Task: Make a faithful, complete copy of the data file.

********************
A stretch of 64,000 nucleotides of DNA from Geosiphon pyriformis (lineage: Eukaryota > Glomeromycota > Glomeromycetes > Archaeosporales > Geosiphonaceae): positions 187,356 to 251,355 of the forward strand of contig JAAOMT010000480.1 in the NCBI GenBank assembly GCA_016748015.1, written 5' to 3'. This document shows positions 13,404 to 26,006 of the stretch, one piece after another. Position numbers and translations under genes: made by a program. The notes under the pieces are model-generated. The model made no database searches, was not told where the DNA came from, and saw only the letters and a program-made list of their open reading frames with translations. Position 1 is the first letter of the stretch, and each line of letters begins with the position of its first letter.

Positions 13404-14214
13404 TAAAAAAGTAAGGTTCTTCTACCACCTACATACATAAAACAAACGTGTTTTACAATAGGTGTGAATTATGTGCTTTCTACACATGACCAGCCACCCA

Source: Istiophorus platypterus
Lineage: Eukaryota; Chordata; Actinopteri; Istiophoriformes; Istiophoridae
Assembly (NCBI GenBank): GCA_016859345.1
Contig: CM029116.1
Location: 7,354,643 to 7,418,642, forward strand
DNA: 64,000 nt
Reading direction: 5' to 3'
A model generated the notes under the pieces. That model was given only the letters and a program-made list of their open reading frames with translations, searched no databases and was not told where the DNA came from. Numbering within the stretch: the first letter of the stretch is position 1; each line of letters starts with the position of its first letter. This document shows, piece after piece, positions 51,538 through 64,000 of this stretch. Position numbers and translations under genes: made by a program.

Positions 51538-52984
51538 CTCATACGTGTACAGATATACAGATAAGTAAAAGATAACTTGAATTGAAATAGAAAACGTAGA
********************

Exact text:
A stretch of 64,000 nucleotides of DNA from Geosiphon pyriformis (lineage: Eukaryota > Glomeromycota > Glomeromycetes > Archaeosporales > Geosiphonaceae): positions 187,356 to 251,355 of the forward strand of contig JAAOMT010000480.1 in the NCBI GenBank assembly GCA_016748015.1, written 5' to 3'. This document shows positions 13,404 to 26,006 of the stretch, one piece after another. Position numbers and translations under genes: made by a program. The notes under the pieces are model-generated. The model made no database searches, was not told where the DNA came from, and saw only the letters and a program-made list of their open reading frames with translations. Position 1 is the first letter of the stretch, and each line of letters begins with the position of its first letter.

Positions 13404-14214
13404 TAAAAAAGTAAGGTTCTTCTACCACCTACATACATAAAACAAACGTGTTTTACAATAGGTGTGAATTATGTGCTTTCTACACATGACCAGCCACCCA

Source: Istiophorus platypterus
Lineage: Eukaryota; Chordata; Actinopteri; Istiophoriformes; Istiophoridae
Assembly (NCBI GenBank): GCA_016859345.1
Contig: CM029116.1
Location: 7,354,643 to 7,418,642, forward strand
DNA: 64,000 nt
Reading direction: 5' to 3'
A model generated the notes under the pieces. That model was given only the letters and a program-made list of their open reading frames with translations, searched no databases and was not told where the DNA came from. Numbering within the stretch: the first letter of the stretch is position 1; each line of letters starts with the position of its first letter. This document shows, piece after piece, positions 51,538 through 64,000 of this stretch. Position numbers and translations under genes: made by a program.

Positions 51538-52984
51538 CTCATACGTGTACAGATATACAGATAAGTAAAAGATAACTTGAATTGAAATAGAAAACGTAGA